Senators say Secret Service scandal could reflect agency’s culture
By Joe Davidson,
As soon as a Senate hearing into the Secret Service prostitution scandal began, it was clear there would be no rehabilitation of the agency’s reputation.
In fact, by the time the Homeland Security and Governmental Affairs Committee session concluded, skeptical senators on both sides of the aisle had painted Director Mark Sullivan as a good administrator but one hopelessly naive about what his agents do away from home.
Of course, there is no proof that the scandal involving a dozen agents who allegedly patronized prostitutes, while advancing President Obama’s trip to Colombia, represents standard operating procedure.
But the senators also don’t believe it was a one-time fling.
“It is hard for many people, including me, I will admit, to believe that on one night in April 2012 in Cartagena, Colombia, 12 Secret Service agents there to protect the president suddenly and spontaneously did something they or other agents had never done before, which is gone out in groups of two, three or four to four different nightclubs or strip clubs, drink to excess, and then bring foreign national women back to their hotel rooms,” said Chairman Joseph I. Lieberman (I-Conn.).
Questions reflected a persistent concern: Instead of an aberration, does Cartagena indicate a culture of loose living by agents on the road?
Senators repeatedly referred to a story in Wednesday’s Washington Post. With juicy details, Carol D. Leonnig and David Nakamura reported that “current and former agency employees say sexual encounters during official travel had been condoned under an unwritten code that allows what happens on the road to stay there.”
Sullivan, who apologized for the misconduct, insisted that is not the case: “I just believe extremely — very strongly that this just is not part of our culture.”
Repeated statements like that did not sit well with Sen. Susan Collins (Maine), the panel’s ranking Republican.
“The only answer of his that disturbed me today,” she told reporters after the hearing, “was that he kept saying over and over again that he basically does think this is an isolated incident, and I don’t think he has any basis for that conclusion.”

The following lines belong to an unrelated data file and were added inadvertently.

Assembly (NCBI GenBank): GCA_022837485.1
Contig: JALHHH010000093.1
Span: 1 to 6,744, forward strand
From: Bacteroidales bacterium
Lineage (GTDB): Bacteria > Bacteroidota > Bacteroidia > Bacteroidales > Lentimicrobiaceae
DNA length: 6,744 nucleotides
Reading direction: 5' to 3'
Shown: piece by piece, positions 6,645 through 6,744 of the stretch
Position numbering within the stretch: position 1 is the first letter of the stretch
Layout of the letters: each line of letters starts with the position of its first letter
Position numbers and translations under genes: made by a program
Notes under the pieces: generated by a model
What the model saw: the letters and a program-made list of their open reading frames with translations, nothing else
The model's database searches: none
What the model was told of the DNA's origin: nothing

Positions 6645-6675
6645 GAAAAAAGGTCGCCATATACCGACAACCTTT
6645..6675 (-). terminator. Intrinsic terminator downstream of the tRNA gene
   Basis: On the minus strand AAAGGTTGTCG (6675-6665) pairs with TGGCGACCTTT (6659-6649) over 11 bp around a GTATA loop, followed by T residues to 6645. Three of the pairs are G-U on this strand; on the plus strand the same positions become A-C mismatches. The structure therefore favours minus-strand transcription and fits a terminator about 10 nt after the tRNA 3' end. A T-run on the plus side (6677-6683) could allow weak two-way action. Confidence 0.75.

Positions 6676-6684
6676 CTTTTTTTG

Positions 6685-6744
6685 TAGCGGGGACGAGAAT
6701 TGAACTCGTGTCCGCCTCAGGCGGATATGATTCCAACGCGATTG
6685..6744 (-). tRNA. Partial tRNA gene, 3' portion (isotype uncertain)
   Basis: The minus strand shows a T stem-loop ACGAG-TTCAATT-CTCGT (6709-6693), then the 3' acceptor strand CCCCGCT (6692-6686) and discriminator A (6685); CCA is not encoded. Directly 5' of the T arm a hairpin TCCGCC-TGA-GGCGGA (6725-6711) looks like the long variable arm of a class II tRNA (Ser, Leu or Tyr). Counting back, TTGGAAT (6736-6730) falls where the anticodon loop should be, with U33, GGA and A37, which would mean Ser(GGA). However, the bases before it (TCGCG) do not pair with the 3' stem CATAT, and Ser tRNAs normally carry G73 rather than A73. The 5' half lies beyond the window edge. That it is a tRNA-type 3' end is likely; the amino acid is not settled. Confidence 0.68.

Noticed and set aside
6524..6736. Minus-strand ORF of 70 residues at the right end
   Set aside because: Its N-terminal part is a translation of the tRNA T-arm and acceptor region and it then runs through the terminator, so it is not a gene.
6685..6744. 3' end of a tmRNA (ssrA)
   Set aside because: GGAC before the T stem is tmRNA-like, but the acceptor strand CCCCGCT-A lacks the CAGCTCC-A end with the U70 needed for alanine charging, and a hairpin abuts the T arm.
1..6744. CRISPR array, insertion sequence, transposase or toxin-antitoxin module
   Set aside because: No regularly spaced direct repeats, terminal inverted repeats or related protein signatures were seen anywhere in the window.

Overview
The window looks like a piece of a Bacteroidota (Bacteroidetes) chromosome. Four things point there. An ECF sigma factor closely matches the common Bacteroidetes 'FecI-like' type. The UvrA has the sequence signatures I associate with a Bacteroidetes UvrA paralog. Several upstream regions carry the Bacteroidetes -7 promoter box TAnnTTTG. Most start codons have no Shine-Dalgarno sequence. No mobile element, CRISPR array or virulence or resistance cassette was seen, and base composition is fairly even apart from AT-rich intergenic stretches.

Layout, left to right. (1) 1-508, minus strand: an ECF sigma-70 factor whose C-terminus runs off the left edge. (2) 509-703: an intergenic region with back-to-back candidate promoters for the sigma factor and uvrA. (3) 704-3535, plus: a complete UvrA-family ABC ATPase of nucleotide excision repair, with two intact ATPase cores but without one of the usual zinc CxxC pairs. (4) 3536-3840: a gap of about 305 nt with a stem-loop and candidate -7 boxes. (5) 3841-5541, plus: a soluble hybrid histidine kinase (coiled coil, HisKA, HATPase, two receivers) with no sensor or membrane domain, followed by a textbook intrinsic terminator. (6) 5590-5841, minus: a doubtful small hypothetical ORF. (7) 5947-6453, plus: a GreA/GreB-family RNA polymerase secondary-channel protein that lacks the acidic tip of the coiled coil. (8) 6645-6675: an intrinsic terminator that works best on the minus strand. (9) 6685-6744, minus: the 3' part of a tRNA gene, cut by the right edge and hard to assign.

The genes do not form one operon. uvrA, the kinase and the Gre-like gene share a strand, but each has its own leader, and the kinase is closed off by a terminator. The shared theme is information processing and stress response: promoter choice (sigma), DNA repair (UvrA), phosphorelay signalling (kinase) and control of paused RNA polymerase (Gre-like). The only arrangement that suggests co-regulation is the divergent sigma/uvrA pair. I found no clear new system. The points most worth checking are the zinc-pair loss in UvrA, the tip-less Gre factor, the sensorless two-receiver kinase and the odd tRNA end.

Perhaps more will be known after Charles K. Edwards, acting inspector general for the Department of Homeland Security, conducts a full, independent investigation of the incident, which the senators had to push him to do.
One conclusion Lieberman reached is that no one would know about the Cartagena hookups except for an agent’s loud dispute over his bill for sex.
“If one of the agents had not argued with one of the women about how much he owed her,” Lieberman said, “the world would never have known this sordid story.”
Sullivan disagreed, saying he thinks other agents would have told. Yet, Sullivan also said a survey of employees found that less than 60 percent of them would report an incident of unethical behavior.
“Forty percent is a very high percentage that wouldn’t report,” said Sen. Ronald H. Johnson (R-Wis.), who speculated about a “code of silence” within the Secret Service.
If Cartagena is not part of the agency’s culture, it also is not a totally isolated event. Over the past five years, Lieberman said, “there appear to have been five cases that are directly relevant to what happened in Cartagena and therefore potentially noteworthy, three allegations involving inappropriate or undocumented contact with a foreign national, one allegation of contact with a prostitute, and one allegation of non-consensual sex.”
Citing information from Edwards’s office, Lieberman said at least three agents were disciplined for “and here I’m quoting — ‘partying with alcohol with underage females in their hotel rooms while on assignment at the 2002 Olympics.’”
In another case, an on-duty agent picked up an undercover police officer posing as a prostitute in 2008.
Not all of the allegations were proved.
But despite the skepticism, and the other cases he listed, Lieberman said, “We do not yet find evidence at all sufficient to justify a conclusion of a pattern of misconduct or a culture of misconduct.”
Yet, the fact that most of the dozen agents in Cartagena made no attempt to hide their trysts suggests to Collins “that this kind of conduct has been tolerated in the past.”
Sullivan insisted the agency has zero tolerance for such behavior, which he is at a loss to explain.
“Between the alcohol — and I don’t know, the environment,” he said, “these individuals did some really dumb things.”
For Joe Davidson’s previous columns, go to wapo.st/JoeDavidson.